HEALTH CARE REFORM - SO FAR
Joseph White, Ph.D. - Luxenberg Family Professor of Public Policy, Professor of Epidemiology and Biostatistics, Director of the Center for Policy Studies, and Chair of the Department of Political Science at Case Western Reserve University
Friday December 4, 2009
Crawford Hall - Room 9
Case Western Reserve University
Which has been worse, the legislative process or the commentary? Take your pick: the debate over changing how (some) medical care is financed (mostly) and how some (not all the same) medical care is delivered (well, maybe) has been less than edifying. Nevertheless, for the first time in U.S. history, the House of Representatives has passed legislation that would massively expand health insurance for working Americans. And the Senate is debating legislation to do something sort of like that, maybe. For the final public affairs lunch discussion of the year, Joe White will lay out the basic approach that both bills share, explain some of the controversies over issues like the “public option” and the “Cadillac tax,” give a brief overview of the political cleavages, and suggest a few things to watch for as the political process continues. And we’ll try to have a better discussion than is occurring on Capitol Hill or our television screens.
As usual, we will gather in Room 9 of the Inamori International Center for Ethics and Excellence, on the lower level of Crawford Hall, for free cookies, beverages, and brown bag lunch.
About Our Guest
Professor Joseph White came to Case in 2000 and became Department Chair in 2003. He previously was Associate Professor of Health Systems Management in the School of Public Health and Tropical Medicine at Tulane University, and before that was first Research Associate and then Senior Fellow in the Governmental Studies Program of the Brookings Institution. He received his A.B. in Political Science from the University of Chicago and his M.A. and Ph.D. in Political Science from the University of California, Berkeley.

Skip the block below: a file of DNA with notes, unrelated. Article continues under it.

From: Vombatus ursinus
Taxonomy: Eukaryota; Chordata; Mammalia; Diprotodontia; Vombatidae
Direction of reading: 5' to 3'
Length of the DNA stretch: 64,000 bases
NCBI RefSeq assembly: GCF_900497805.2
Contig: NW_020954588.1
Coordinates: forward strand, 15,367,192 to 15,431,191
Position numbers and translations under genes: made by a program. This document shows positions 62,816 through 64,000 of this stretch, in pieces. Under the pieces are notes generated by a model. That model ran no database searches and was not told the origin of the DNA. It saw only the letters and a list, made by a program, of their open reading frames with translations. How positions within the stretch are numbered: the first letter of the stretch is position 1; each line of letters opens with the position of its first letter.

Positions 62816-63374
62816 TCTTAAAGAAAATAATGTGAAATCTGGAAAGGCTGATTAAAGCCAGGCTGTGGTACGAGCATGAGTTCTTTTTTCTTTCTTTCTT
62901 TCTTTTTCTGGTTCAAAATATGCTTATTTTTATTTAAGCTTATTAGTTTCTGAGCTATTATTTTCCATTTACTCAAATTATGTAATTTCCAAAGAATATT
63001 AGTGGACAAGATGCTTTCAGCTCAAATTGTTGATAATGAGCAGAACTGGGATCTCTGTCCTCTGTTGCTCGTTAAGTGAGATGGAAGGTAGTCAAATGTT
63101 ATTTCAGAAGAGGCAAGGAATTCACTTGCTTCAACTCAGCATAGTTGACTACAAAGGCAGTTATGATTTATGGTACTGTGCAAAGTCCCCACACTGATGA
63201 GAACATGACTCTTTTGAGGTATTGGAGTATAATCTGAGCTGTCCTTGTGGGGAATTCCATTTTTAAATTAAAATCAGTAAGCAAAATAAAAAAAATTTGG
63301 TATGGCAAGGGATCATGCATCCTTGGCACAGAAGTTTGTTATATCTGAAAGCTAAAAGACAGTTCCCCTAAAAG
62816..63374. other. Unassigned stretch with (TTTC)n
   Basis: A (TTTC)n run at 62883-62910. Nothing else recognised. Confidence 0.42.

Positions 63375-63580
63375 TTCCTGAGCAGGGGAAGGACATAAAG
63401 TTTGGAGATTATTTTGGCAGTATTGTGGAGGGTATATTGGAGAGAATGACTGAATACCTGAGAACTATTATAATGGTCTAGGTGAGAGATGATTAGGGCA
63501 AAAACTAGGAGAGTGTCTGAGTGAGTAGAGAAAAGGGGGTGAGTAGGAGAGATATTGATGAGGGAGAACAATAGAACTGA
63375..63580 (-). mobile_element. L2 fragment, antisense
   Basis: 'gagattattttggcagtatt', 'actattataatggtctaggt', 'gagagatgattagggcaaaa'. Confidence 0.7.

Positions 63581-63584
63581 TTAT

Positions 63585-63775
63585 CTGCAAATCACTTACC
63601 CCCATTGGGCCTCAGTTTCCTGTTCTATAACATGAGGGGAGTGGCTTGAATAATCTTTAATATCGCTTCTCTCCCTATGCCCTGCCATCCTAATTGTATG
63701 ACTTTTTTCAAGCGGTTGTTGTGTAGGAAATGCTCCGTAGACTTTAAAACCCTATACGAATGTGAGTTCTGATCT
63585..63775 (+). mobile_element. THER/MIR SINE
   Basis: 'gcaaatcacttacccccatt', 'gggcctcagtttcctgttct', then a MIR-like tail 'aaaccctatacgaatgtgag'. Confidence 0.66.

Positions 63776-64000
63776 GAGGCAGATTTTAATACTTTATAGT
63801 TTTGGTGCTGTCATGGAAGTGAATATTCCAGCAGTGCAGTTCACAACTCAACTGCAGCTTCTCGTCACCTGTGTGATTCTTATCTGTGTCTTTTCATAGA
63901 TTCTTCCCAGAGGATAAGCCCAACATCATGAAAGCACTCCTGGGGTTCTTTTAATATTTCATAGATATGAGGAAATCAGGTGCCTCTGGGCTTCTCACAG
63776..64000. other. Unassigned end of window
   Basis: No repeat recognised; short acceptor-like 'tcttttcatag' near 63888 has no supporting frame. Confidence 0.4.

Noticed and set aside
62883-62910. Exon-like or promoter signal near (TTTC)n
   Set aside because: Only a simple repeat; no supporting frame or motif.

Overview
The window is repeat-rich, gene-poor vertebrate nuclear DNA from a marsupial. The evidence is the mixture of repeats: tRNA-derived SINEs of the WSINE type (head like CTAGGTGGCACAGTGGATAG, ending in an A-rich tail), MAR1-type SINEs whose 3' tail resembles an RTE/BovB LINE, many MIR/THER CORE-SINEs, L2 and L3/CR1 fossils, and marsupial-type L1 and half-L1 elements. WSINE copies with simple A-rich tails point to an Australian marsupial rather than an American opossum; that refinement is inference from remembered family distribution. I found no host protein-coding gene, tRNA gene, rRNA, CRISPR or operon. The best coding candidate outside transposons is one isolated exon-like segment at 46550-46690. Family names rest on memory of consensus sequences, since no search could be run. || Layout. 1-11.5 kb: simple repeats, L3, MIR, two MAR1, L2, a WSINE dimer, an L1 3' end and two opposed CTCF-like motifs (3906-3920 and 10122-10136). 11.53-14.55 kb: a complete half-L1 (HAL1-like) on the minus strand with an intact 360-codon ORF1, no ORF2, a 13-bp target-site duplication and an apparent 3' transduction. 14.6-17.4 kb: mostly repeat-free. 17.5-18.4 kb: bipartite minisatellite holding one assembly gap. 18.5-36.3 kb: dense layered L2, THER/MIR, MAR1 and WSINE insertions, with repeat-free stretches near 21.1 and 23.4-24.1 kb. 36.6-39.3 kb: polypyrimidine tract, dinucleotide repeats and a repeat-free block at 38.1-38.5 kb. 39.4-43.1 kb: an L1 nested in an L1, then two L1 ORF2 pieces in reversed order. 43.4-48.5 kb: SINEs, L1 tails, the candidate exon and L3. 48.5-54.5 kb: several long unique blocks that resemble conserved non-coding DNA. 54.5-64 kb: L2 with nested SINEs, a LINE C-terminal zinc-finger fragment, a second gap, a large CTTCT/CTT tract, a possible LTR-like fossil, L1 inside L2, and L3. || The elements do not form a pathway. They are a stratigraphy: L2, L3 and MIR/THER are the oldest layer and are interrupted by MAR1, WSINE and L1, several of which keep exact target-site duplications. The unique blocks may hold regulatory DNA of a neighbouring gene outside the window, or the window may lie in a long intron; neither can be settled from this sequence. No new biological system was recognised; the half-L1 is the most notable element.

Dr. White’s research focuses on federal budgeting, the costs of health care, health care finance around the world, government capacity, and combinations of all of these. During the 2009 health care reform debate he has focused especially on cost control dimensions of reform. This work includes “The Obama Administration’s Options for Health Care Cost Control: Hope vs. Reality,” with Theodore R. Marmor and Jonathan Oberlander (Annals of Internal Medicine 150, No. 7, April 7 2009); “Public Attitudes Toward Health Care Spending Aren’t The Problem: Prices Are,” with Jonathan Oberlander. (Health Affairs 28:5, 200); and “Systemwide Cost Control – The Missing Link in Health Care Reform,” with Jonathan Oberlander (New England Journal of Medicine 361, Sept 17, 2009). He has also posted web analyses of issues in the Health Affairs blog, Roll Call, the Health Care Cost Monitor blog, and http://ourfuture.org/healthcare/white. Much of this work, as well as his c.v., can be found at http://policy.case.edu/hc.html.
Friday Lunch Upcoming Topics and Speakers:
The Friday Public Affairs Discussion Group Schedule Resumes for the Spring Semester on Friday January 15, 2010. Please watch for a special preview edition of this newsletter, with a partial schedule for next semester, during the break. This newsletter will resume weekly delivery around January 12, 2010.
The Friday Lunch discussions are held on the lower (ground) level of Crawford Hall. Visitors with mobility issues may find it easiest to take advantage of special arrangements we have made. On most Fridays, a few parking spaces in the V.I.P. lot in between Crawford Hall and Amasa Stone Chapel are held for participants in the lunch discussion.
Visitors then can avoid walking up the hill to the first floor of Crawford by entering the building on the ground level, through the garage area under the building. The further door on the left in that garage will be left unlocked during the period before the Friday lunch. On occasion, parking will be unavailable because of other university events.
For more information about these and other Center for Policy Studies programs, please see http://policy.case.edu.